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Kieslowski's Red brilliantly concludes French trilogy

Krzysztof Kieslowski (left) directs Jean-Louis Trintignant and Irene Jacob in a scene from Red.


Directed by Krzysztof Kieslowski.

Written by Krzysztof Piesiewicz and Krzysztof Kieslowski.

Starring Irene Jacob, Jean-Louis Trintignant, Frederique Feder, and Jean-Pierre Lorit.

Sony Nickelodeon.

By Scott Deskin
Arts Editor

Those unfamiliar with Polish director Krzysztof Kieslowski's style may be put off a bit at first. Kieslowski's "three colors" trilogy is one of the more ambitious cinematic statements by a major international director. Kieslowski's films are suited to the art-cinema crowd, but his stories convey genuine emotions in a larger social context. The three films that suit this context, Blue, White, and Red, deal loosely with the French ideals of liberty, equality, and fraternity, respectively.

Blue, the first and moodiest piece, describes the adjustment of a composer's widow who must deal with her husband unfinished symphony and her own unfinished plans for a family. White, a comedy, concerns a Pole who becomes estranged from his French wife, becomes bankrupt, and eventually loses his dignity: He travels back to Warsaw where he plans his financial and marital retribution. But the last film in this trilogy, Red, is at once the most enjoyable and accessible of Kieslowski's works.

It's about a young Swiss model and student named Valentine (Irene Jacob) who runs over a dog with her car: When she returns the dog to its rightful owner, a cantankerous, retired judge (Jean-Louis Trintignant), he acts indifferent. In their first encounter after the dog is patched up, she feels pity for the old man's sadness in solitude, but she is filled with disgust by his hobby of spying on neighbors. He explains that he needs to be in touch with the truth, something that was inaccessible to him as a judge. As he forces her to reveal some of her own personal demons, he confides in her some of his own, memories that have haunted him for decades. Over time, a bond grows between them that suggests an affectionate father-daughter relationship.

A parallel story develops that involves a recently graduated law student, Auguste (Jean-Pierre Lorit) and his girlfriend, nicely complementing the relationship between the model and the judge. It's not long before we realize that the young judge's experiences reflect the old judge's misfortunes as a young man. It's also no coincidence that Auguste lives across the street from Valentine: Kieslowski sets up a visual connection between them from the very beginning of the film.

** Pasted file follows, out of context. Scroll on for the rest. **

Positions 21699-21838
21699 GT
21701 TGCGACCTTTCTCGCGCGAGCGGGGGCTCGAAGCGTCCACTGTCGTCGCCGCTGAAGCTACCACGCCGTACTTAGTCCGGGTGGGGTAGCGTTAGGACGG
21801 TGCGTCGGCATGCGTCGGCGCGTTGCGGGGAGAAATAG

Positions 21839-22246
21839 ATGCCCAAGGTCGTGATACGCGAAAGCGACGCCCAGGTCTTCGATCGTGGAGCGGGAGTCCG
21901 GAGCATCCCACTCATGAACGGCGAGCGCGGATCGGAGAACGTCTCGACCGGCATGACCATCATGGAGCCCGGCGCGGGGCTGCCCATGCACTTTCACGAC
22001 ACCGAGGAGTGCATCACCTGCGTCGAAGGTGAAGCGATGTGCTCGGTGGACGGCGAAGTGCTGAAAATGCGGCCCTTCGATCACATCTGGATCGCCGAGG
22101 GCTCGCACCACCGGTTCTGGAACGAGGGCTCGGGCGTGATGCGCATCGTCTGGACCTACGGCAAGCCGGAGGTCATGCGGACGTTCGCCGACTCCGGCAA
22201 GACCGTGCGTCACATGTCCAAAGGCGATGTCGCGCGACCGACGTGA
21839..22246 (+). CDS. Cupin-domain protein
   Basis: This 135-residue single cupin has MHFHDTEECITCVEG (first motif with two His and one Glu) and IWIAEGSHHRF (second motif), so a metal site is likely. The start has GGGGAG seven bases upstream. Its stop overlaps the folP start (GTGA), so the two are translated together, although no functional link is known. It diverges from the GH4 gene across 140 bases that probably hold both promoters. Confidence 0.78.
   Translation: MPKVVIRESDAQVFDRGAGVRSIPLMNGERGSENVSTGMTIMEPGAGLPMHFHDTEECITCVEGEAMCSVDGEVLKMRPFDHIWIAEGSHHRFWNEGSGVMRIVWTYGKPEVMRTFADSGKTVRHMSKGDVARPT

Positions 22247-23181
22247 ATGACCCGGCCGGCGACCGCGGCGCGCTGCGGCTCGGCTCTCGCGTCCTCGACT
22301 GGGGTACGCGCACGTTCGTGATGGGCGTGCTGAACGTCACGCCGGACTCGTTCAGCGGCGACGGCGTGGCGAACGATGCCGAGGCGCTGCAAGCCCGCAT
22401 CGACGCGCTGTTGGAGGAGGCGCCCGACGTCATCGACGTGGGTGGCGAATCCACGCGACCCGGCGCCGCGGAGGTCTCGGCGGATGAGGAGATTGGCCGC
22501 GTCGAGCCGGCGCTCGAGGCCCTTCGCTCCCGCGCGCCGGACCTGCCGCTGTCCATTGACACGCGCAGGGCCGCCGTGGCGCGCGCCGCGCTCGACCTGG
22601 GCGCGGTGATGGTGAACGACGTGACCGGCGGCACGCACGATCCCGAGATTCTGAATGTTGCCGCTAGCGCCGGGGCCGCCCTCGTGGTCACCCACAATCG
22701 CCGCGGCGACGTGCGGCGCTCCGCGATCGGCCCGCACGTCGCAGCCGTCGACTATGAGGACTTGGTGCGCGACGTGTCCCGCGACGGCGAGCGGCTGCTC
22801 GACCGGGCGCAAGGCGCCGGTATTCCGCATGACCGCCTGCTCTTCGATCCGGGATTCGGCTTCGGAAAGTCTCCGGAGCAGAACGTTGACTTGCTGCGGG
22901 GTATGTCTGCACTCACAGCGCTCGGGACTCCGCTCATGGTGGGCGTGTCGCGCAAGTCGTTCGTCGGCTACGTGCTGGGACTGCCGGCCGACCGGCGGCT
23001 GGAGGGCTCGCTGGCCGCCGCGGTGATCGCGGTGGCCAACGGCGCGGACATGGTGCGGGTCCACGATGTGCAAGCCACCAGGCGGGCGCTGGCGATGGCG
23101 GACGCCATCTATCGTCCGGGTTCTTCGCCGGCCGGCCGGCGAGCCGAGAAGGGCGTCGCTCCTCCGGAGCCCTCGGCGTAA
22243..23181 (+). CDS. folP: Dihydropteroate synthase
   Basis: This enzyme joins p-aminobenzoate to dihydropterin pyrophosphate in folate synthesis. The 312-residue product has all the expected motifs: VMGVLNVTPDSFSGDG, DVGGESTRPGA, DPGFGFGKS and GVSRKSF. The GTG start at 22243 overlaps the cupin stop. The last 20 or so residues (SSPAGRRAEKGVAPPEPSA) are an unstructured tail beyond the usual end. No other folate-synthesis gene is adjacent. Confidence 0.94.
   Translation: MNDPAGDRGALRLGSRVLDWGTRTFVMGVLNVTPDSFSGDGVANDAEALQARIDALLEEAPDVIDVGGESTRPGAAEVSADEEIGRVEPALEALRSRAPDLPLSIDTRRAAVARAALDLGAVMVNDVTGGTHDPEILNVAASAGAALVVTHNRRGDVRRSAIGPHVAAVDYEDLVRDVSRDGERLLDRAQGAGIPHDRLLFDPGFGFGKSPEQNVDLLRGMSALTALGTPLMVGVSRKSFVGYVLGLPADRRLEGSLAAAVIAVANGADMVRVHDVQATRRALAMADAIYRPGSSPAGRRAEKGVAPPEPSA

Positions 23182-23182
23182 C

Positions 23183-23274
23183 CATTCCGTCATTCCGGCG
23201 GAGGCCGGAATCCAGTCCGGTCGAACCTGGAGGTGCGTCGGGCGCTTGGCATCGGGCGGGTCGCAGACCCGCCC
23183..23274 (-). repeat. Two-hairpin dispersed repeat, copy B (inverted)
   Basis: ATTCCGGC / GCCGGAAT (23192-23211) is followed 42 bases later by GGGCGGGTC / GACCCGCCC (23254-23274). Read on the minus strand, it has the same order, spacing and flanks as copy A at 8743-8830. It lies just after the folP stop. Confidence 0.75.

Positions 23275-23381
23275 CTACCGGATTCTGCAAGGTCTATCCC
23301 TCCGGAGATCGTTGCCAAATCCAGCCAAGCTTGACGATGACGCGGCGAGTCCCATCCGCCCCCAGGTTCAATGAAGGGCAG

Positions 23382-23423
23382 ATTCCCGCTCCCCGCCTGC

The resolution of Red is pretty fantastic, in which all of Kieslowski's ambitions and characters (inclusive of the previous two films) are brought together in a neat package; but, Kieslowski's film is more of a social meditation than an exercise in realism, so we can forgive the director for this.

This movie is inviting and very watchable. The performances of all the cast members, especially Jacob and Trintignant, are superb and filled with pathos. Although we get the feeling that the world of the film is unrealistic, the characters all appear tangible and emotionally true. To offset some of the drama, Kieslowski makes tongue-in-cheek references to the other films in the trilogy, and he bathes the surroundings in a warm, reddish hue (just as the other films seem permeated by their title colors).

Red is the best film of the series and is one of the best films of last year. It has little to do with the vague symbolic notion of the French virtues that are supposed to make each film cohere, but it is enjoyable and emotionally satisfying. This film may be Kieslowski's personal valentine to the French poetic realist tradition, but from the perspective of a world-wise Pole who happily looks forward to the next century.